Thursday, June 21, 2012

A Song of Ice and Gender

I just, finally, finished A Dance With Dragons. (Dang you, Martin).

Before doing so, I re-read the entire series. I got to thinking about something. Sex and gender is a stronger theme in the books than I at first realized. (And no, I don't just mean the fact that people in that world have sex and talk about sex a lot).

The role of women, their place in the world, is expressed in all kinds of ways. The female characters range from Sansa, who only wants to be a lady, to the assassin-in-training Arya, to the Maid of Tarth (a personal favorite). And, of course, there is the dragon queen herself.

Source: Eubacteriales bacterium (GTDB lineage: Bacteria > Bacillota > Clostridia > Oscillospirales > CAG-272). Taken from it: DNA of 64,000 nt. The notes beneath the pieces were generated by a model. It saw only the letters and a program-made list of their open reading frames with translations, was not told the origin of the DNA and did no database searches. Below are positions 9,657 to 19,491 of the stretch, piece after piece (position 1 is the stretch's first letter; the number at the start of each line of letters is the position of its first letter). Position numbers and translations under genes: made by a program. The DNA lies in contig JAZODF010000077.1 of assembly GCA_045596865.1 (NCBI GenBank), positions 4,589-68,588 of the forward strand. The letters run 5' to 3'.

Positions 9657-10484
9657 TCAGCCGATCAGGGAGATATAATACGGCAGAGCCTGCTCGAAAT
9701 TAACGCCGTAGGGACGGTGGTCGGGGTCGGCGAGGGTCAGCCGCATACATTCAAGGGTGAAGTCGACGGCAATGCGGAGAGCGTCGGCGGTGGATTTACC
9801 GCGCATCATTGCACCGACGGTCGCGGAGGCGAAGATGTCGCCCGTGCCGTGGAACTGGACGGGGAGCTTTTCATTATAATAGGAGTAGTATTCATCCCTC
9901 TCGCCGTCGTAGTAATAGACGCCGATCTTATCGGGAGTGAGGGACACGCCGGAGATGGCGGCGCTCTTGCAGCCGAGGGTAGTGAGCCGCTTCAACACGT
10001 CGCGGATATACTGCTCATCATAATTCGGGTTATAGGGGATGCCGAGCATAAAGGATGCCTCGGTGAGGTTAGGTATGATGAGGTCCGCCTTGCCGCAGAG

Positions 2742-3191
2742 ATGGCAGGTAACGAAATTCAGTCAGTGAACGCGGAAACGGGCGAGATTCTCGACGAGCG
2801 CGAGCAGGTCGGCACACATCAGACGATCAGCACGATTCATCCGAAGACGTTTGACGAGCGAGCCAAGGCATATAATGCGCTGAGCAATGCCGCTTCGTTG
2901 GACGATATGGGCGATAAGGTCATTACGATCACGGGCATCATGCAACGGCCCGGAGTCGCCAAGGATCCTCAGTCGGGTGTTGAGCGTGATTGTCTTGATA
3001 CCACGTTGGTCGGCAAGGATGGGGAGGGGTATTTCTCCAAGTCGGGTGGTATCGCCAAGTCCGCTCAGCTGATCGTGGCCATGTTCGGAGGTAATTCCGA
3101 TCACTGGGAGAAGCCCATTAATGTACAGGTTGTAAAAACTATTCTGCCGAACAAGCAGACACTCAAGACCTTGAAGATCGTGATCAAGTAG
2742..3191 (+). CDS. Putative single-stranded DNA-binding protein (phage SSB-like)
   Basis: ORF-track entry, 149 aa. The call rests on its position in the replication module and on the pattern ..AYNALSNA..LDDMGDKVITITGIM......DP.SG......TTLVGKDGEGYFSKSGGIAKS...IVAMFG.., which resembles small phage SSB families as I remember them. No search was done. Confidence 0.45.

At the same time, we also have Cersei Lannister to prove that women are in no way immune to the corruptions and temptations of power (and, of course, of sex).

The truth is that there's actually a surprisingly strong feminist undertone to the books that it took several readings to uncover. The women of this world are finding their strength and stretching their wings, and both facing the darkness and becoming it.